Definition for AP'A-GO-GE, or AP'A-GO-GY

AP'A-GO-GE, or AP'A-GO-GY, n. [Gr. from απαγω, to draw aside, of απο, from, and αγω, to drive.]

  1. In logic, abduction; a kind of argument, wherein the greater extreme is evidently contained in the medium, but the medium not so evidently in the lesser extreme, as not to require further proof. Thus, “All whom God absolves are free from sin; but God absolves all who are in Christ; therefore all who are in Christ are free from sin.” The first position is evident; but the second may require further proof, as that God received full satisfaction for sin, by the suffering of Christ.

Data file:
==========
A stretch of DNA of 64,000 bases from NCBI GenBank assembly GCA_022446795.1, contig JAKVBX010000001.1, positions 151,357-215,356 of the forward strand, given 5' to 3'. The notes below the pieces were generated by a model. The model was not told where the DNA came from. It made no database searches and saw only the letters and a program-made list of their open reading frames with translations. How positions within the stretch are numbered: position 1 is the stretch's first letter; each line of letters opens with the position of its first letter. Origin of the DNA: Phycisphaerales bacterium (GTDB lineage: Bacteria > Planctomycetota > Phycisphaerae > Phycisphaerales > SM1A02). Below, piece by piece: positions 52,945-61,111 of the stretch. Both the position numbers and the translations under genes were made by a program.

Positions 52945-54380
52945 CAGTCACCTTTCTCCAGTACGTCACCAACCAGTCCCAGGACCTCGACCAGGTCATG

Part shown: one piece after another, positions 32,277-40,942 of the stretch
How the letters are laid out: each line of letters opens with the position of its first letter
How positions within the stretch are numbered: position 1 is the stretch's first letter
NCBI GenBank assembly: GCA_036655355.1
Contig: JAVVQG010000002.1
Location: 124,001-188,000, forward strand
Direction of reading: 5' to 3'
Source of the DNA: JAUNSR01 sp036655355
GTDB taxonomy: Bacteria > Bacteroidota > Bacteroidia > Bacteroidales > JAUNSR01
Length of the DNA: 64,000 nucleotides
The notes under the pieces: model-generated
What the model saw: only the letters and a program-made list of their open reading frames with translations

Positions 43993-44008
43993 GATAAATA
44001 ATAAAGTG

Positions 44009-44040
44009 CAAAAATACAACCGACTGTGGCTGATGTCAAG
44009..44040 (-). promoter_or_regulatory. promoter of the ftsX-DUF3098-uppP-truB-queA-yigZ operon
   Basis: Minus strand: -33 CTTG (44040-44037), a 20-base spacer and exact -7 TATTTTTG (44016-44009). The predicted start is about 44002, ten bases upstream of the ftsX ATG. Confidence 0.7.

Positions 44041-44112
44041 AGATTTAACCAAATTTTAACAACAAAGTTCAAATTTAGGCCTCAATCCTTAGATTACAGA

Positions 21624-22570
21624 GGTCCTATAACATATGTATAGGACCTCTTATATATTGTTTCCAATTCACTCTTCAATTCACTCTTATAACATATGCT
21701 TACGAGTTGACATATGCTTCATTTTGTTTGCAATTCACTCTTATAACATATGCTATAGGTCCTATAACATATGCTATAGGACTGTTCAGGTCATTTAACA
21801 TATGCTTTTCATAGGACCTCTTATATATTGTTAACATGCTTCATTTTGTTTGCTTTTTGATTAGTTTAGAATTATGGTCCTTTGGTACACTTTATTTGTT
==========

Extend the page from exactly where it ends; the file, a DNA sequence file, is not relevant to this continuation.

2. In mathematics, a progress or passage from one proposition to another, when the first, having been demonstrated, is employed in proving others.
  3. In the Athenian law, the carrying a criminal, taken in the fact, to a magistrate. – Encyc.

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